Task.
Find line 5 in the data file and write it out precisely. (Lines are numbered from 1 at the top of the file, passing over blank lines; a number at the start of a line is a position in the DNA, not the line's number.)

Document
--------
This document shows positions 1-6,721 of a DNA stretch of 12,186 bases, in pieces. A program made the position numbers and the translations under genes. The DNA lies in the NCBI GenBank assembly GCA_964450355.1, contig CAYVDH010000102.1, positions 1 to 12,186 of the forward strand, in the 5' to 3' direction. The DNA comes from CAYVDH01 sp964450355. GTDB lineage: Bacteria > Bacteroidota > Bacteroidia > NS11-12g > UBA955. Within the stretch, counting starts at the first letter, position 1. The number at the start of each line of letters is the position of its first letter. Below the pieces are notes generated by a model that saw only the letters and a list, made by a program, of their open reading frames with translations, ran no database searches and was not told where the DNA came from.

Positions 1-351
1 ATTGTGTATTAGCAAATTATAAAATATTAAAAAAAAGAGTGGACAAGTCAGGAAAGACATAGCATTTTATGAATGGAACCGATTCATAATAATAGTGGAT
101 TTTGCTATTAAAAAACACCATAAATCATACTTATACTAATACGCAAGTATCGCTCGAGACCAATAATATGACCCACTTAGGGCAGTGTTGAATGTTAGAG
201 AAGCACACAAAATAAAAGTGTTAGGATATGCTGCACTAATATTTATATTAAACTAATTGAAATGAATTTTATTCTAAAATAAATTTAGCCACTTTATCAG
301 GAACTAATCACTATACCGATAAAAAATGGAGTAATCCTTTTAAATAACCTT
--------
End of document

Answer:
201 AAGCACACAAAATAAAAGTGTTAGGATATGCTGCACTAATATTTATATTAAACTAATTGAAATGAATTTTATTCTAAAATAAATTTAGCCACTTTATCAG